Accountability is critical to ensuring that you always meet GDPR’s requirements. This means having the necessary GDPR-compliant process documentation, procedures, notices, records, and assessments in place. GDPR stipulates that the data controller must be able to prove that they are complying with GDPR.
What is personal data?
GDPR is not there to guard all types of data. Its main aim is to safeguard personal data. To this end, personal data includes any data that can directly or indirectly identify an individual. As the definition of personal data is quite open, erring on the side of caution is the recommended strategy.
Personal data collection on WordPress
Depending on how you have configured your WordPress website, you may be collecting various types of personal data from your users and web visitors. As the data controller, you are responsible for identifying what personal data is being collected and ensuring that all related processes are GDPR compliant.
This may be easy enough when you are both the data controller and data processor. An example of this is WooCommerce GDPR compliance with no external services used. However, things can get a bit murkier when using 3rd party services such as analytics and advertising.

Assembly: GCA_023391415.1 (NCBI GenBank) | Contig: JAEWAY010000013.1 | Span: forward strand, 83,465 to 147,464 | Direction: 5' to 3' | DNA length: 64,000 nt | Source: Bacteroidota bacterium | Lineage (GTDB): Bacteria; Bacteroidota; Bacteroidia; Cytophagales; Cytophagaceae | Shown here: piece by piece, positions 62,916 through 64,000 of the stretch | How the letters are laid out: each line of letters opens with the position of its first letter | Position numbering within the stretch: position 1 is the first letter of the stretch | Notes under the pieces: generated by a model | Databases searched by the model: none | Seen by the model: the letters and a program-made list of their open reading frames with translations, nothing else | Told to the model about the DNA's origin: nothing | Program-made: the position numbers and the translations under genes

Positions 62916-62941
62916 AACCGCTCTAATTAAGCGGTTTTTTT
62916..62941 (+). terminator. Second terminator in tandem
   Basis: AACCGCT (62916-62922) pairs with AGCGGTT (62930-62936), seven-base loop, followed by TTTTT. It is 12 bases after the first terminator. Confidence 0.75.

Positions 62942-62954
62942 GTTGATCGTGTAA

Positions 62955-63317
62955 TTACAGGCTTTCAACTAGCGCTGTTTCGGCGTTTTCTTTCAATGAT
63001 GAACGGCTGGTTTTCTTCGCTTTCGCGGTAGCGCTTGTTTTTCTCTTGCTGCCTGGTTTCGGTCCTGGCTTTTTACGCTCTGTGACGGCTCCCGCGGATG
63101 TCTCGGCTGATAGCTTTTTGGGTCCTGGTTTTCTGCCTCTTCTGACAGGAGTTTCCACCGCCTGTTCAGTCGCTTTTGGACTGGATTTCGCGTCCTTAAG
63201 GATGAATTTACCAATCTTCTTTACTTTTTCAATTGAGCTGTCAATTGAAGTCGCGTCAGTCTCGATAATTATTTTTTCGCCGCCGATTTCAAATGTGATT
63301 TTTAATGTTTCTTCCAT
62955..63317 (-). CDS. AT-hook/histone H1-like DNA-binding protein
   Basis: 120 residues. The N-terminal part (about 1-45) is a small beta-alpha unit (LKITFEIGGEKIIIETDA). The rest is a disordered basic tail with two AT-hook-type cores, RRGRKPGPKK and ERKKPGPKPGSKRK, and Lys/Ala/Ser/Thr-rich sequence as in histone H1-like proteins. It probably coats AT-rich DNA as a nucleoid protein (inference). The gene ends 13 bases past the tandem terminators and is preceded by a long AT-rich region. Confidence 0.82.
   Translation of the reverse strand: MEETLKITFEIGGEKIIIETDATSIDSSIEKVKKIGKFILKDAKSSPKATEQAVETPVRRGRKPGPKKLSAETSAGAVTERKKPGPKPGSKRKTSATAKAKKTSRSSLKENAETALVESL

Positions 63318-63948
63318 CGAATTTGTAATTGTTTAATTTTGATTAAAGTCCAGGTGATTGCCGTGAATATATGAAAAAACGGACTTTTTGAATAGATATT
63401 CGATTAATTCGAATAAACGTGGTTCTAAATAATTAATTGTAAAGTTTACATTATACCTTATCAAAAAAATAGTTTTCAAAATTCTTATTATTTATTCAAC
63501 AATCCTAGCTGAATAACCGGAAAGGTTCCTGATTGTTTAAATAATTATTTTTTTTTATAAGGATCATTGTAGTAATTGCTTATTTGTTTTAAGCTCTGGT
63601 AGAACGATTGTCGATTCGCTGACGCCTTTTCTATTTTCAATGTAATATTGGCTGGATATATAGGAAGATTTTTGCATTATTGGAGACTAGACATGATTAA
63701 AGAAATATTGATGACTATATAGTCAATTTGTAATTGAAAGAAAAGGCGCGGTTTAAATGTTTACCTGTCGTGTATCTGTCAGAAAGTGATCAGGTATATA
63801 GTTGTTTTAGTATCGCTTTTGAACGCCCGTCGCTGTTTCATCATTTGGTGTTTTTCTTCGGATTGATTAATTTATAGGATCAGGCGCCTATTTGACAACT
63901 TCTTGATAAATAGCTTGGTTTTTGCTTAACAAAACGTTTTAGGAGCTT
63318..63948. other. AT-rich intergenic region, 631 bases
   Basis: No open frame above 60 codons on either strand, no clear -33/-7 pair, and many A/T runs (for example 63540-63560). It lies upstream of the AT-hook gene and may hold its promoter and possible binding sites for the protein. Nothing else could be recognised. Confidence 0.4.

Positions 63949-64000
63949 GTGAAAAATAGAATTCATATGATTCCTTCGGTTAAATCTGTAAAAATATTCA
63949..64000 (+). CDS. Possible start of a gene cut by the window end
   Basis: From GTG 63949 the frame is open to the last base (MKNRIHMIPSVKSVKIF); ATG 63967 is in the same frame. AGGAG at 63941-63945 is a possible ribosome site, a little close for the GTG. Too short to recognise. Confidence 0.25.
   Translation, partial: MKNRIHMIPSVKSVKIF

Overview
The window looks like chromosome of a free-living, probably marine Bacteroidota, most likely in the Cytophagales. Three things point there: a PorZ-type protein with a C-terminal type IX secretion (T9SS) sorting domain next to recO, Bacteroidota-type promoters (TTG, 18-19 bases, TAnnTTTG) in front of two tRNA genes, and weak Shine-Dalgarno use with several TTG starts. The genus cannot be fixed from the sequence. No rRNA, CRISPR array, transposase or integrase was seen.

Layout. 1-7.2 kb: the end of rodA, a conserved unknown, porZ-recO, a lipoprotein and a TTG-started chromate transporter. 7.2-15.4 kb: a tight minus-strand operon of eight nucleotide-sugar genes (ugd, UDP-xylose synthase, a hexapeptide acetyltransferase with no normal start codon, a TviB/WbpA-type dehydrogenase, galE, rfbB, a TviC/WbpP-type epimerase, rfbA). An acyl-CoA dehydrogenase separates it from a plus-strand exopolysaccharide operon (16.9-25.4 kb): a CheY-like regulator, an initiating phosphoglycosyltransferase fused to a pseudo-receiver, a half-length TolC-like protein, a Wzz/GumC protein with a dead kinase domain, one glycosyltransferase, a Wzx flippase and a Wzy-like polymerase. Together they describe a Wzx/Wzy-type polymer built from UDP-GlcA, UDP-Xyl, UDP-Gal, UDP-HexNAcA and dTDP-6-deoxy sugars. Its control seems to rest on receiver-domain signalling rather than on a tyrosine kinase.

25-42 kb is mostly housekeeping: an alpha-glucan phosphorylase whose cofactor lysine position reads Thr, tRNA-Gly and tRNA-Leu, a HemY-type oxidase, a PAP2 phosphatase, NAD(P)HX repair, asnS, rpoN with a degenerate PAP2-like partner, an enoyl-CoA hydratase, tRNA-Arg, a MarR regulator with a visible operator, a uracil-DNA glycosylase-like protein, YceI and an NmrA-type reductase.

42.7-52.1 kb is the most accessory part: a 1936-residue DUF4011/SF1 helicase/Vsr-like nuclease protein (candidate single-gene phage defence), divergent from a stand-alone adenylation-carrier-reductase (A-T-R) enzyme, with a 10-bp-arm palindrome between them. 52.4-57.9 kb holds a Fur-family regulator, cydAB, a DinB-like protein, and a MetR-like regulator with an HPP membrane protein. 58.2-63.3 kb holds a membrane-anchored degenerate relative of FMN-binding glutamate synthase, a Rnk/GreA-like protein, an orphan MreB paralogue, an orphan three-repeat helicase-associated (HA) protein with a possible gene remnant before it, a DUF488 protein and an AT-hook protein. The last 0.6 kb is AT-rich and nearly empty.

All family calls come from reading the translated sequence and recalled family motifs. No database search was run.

While GDPR does not prohibit the collection of any personal data, it sets specific regulations about how data can be collected, processed, and stored. While a full understanding of the regulations is recommended, the EU offers seven guiding principles to help you shape your data strategy to comply with GDPR requirements.
GDPR and Data Security
Data security is an important aspect of GDPR, encouraging technical and organizational measures to ensure data protection and security. To comply with GDPR, data protection must be “by design and by default.” This means you should incorporate data protection considerations into everything you do rather than an afterthought.
GDPR.EU gives two examples of technical measures you can take to protect your users’ data. The first one is two-factor authentication, which, fortunately for WordPress administrators, is easy to implement thanks to WP 2FA. This WordPress 2FA plugin supports multiple authentication channels. It comes bundled with many useful features to help you ensure your 2FA rollout is a continued success.
The second example refers to end-to-end encryption. It’s important to note that GDPR does not mandate encryption outright. Instead, it emphasizes appropriate measures to secure personal data – with encryption being an example of such a measure. These measures, whichever they may be, should cover two data states – data in transit and data at rest.
Understanding data in transit and data at rest